Fleeing Syria’s brutal civil war, over one million people have sought safety in Lebanon – where refugees now represent a quarter of the population. Dorcas is working to empower women and girls – who seek to support each other in a new reality.
On the run
“When the war broke out, lots of girls were abducted. I could no longer walk outside on the street.”
Asmaa was 16 years old when her life changed completely.
“When the war broke out, lots of girls were abducted. My school in Syria closed its doors – and I could no longer walk outside on the street”, she says.
Many parents – fearing for their daughters’ safety – arranged for them to marry at an extremely young age. But Asmaa’s family chose a different approach.
“It was my brother’s idea”, she recalls. “He told us to leave the country.”
Five years later, Asmaa is a regular volunteer at the Dorcas Community Centre in Batroun, Lebanon. Here she helps vulnerable refugees seek support.
“I try to reach the women that people don’t see. The girls that find themselves alone in this world.”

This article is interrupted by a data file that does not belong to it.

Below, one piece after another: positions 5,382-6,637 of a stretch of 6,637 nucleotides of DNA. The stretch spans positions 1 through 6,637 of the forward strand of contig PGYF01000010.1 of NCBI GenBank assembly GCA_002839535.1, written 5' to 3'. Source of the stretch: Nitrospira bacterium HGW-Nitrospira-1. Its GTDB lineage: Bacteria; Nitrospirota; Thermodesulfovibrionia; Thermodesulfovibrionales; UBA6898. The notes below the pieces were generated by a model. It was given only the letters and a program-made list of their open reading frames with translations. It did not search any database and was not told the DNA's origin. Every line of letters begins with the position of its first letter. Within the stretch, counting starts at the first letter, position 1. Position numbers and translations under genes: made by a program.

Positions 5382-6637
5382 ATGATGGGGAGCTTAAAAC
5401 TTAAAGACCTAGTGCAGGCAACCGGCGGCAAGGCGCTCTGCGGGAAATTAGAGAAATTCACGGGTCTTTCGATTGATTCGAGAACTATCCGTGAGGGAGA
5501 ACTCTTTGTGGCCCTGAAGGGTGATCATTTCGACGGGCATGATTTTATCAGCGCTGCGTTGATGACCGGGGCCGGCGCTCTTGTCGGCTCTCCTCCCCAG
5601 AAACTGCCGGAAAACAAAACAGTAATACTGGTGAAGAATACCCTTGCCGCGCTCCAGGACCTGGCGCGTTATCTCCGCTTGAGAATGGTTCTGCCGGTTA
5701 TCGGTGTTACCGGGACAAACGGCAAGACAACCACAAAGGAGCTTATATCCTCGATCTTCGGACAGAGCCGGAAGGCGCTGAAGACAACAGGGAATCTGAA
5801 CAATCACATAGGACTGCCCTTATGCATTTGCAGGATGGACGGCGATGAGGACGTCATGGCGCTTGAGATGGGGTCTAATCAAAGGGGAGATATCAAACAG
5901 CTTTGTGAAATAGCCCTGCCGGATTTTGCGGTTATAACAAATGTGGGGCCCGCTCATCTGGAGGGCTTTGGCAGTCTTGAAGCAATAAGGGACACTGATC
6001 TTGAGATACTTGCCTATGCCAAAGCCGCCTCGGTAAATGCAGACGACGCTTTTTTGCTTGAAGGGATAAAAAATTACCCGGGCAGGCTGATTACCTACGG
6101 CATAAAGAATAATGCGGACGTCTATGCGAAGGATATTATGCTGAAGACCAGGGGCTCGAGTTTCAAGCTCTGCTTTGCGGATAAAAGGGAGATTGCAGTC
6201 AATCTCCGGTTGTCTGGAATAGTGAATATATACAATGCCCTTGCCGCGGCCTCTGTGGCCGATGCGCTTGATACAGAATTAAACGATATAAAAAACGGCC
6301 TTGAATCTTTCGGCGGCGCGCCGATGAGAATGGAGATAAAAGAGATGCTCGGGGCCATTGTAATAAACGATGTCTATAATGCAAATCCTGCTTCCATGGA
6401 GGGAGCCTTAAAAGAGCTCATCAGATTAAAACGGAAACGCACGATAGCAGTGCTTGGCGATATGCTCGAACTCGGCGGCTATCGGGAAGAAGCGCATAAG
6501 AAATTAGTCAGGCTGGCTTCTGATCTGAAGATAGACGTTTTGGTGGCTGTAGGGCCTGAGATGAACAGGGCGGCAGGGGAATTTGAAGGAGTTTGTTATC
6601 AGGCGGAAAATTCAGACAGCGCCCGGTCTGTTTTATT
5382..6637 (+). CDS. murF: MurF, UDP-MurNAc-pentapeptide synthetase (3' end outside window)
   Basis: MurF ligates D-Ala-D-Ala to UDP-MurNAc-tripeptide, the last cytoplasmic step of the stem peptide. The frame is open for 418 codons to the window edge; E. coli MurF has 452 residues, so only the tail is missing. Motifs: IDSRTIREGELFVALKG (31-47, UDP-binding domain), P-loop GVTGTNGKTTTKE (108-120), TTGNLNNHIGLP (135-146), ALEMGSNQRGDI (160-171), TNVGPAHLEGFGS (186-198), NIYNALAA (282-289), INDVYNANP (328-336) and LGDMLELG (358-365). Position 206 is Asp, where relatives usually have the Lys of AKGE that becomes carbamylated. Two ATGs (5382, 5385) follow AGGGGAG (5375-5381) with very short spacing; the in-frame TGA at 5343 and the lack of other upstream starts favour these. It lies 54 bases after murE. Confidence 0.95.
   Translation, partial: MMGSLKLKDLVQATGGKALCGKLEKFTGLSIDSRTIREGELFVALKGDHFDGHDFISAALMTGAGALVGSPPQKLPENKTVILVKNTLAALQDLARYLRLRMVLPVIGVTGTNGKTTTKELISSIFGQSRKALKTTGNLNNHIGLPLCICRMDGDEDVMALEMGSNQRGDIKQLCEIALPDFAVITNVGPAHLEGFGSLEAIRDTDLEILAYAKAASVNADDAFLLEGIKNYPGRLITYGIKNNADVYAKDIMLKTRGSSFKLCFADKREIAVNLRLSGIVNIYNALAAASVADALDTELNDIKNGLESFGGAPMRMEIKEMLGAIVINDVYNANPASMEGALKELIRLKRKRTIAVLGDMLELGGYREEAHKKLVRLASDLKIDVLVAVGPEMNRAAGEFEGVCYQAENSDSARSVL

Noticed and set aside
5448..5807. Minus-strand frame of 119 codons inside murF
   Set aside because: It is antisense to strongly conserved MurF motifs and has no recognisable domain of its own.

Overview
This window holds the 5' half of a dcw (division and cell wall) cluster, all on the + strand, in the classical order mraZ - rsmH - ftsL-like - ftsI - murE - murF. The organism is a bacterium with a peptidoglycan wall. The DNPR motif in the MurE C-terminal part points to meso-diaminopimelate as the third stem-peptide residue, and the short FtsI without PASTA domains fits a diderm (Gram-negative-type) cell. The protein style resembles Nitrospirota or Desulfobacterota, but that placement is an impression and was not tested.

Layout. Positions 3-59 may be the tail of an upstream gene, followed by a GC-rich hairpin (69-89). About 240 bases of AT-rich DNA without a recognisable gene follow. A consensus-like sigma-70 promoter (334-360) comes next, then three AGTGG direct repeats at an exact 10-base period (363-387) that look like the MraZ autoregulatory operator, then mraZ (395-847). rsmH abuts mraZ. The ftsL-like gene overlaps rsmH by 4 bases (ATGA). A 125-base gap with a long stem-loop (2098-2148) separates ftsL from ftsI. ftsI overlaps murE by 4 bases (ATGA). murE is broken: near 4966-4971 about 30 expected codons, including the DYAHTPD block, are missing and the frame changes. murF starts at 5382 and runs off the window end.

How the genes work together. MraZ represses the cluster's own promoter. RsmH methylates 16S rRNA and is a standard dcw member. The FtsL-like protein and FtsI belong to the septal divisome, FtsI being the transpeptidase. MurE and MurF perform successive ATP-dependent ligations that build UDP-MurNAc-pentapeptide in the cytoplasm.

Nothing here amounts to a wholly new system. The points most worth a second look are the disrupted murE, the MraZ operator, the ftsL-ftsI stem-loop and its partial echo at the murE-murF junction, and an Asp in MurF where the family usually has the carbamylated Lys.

“My story can help other Syrian ladies”, she says. Ï find them and encourage them to come to the centre. A safe haven where they can rest and get help.”
When she arrived in Batroun, Asmaa struggled to adjust. But, surrounded by a close-knit community at the centre, she’s hopeful for the future.
“When i was young, my dream was to become a psychologist. But it’s hard to do even the smallest things as a refugee. Now I dream of children, my own family; and how I would teach and protect them.”
“Education is important, but so are strong morals. My children must learn to respect others – regardless of where they come from or what colour skin they have.”
A fresh outlook
As for her parents…
“My mum and dad have changed their views on marriage. They are more on guard when a man proposes to me now. Where is he from? What does he do?”, Asmaa laughs. “Which means I’m allowed to meet him and consider a life with him.”
Dorcas operates two Community Centres in Lebanon, one in Batroun and another in Aley District. In 2018 we supported 1072 vulnerable people at the Batroun Centre by providing practical care and psychosocial sessions
29 April 2019